Shubbak is the first event of its kind in London to celebrate contemporary Arab culture, with over 70 events in more than 30 venues across the city.
Shubbak (which is Arabic for ‘window’) features a range of programme of visual arts, film, music, theatre, dance, literature, architecture, design, lectures and discussion.
It will feature work by contemporary Arab artists, writers, filmmakers, musicians, choreographers and architects based in London and around the world.
“London is a global city in which Arab culture has played a significant part over the centuries – the word ‘Trafalgar’ even originates from the Arabic language. This festival is a unique chance for Londoners to glimpse the breadth and excellence of contemporary Arab culture and its influence on London’s cultural scene today,” said Boris Johnson, Mayor of London.
“At a time of remarkable political and social change, Shubbak marks an exciting moment between artists in the capital and across the Arab world. I have no doubt that it will stimulate, delight and surprise audiences,” he added.
The events relating to architecture include participation from UAE-based architects, such as from Austin-Smith:Lord and X-Architects.
A talk on July 12, 2011, called ‘Public Domain: Talk on public and civic spaces in the Arab world’ is presented by Nous in partnership with RIBA. It will focus on rapid economic change, public infrastructure in Arab cities, recent political events, and the use of the internet and how these have changed the nature of public and civic spaces in the Arab world. Speakers include Nadim Khattar, design director of Middle East projects, Austin-Smith:Lord; Bernard Khoury, principal, Bernard Khoury/DW5; Michel Mossessian, principal, Mossessian & Partners; Turi Munthe, CEO, Demotix and Murray Fraser, professor of Architecture and Global Culture, Bartlett School of Architecture, UCL.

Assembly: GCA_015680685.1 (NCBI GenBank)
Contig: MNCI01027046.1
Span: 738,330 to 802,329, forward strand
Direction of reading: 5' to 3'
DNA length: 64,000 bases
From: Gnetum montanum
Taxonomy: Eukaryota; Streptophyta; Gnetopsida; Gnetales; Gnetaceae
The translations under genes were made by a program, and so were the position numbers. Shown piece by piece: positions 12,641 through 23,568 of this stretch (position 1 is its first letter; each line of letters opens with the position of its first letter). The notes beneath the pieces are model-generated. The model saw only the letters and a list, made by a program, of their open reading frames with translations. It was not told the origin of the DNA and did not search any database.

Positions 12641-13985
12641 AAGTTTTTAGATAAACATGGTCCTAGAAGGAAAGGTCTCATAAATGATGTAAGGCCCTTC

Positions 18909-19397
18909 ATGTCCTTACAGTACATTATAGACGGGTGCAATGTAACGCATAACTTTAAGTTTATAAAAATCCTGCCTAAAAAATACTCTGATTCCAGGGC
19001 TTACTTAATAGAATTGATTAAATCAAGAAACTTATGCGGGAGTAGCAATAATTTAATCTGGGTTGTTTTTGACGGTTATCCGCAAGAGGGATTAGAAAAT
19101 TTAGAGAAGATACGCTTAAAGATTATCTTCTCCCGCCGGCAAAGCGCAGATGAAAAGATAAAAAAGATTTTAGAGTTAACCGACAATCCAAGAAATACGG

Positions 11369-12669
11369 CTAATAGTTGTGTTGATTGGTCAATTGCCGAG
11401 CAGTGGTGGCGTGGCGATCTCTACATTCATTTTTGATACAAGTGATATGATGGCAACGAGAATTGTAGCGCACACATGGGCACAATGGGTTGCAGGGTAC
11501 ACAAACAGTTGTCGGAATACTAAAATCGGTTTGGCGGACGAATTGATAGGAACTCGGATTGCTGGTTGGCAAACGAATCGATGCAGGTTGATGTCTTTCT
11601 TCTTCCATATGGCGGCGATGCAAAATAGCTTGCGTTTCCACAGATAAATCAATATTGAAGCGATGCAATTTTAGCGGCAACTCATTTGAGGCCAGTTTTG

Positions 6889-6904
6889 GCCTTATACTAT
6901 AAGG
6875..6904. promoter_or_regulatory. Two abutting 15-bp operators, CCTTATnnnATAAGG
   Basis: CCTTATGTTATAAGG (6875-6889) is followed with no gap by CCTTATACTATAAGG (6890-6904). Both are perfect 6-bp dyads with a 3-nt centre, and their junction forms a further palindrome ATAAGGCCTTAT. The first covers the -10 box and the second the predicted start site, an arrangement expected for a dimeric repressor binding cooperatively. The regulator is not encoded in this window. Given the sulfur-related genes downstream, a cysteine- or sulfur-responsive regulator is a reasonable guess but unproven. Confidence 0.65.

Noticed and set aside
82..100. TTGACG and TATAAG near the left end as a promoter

A corresponding exhibition will take place from July 12-30, 2011, which will feature material from photojournalists, professional photographers, and architectural practices. The images and films will show the public and civic spaces of the Arab world.
Another architectural talk, ‘Forward Thinking: the Future of Architecture in the Arab World’ also hosted by Nous in partnership with RIBA, will take place on July 19, 2011. It will discuss the future of architecture in the Arab world. It will focus on the development of new technology and materials, how the internet could shape our experience of physical and virtual spaces, and participatory approaches to involve local communities in architectural design. Participants include Ahmed Al-Ali and Farid Esmaeil, Principals, X-Architects; Buro Happold; Aidan Chopra, Google; Salmaan Craig, Environmental Design Analyst, Foster + Partners; and Peter Oborn, Deputy Chairman, Aedas.
The Victoria & Albert Museum will focus on design-related events. The Drop in Design event, from July 23 – August 7, 2011, will allow visitors to go to the studio to make window or geometric tiles inspired by the Islamic Middle East exhibits. Patterns and Pixels, from July 23-31, 2011, is another drop-in event where visitors can create a digital design inspired by the shapes, colours and materials from the Islamic Middle East.
The Shubbak festival will include participants from Algeria, Bahrain, Canada, Egypt, India, Kuwait, Lebanon, Libya, Oman, Palestine, Qatar, Saudi Arabia, Spain, Sudan, Sweden, Tunisia, Turkey, United Arab Emirates, and USA, and will take place from July 4-24, 2011.
More information can be found here.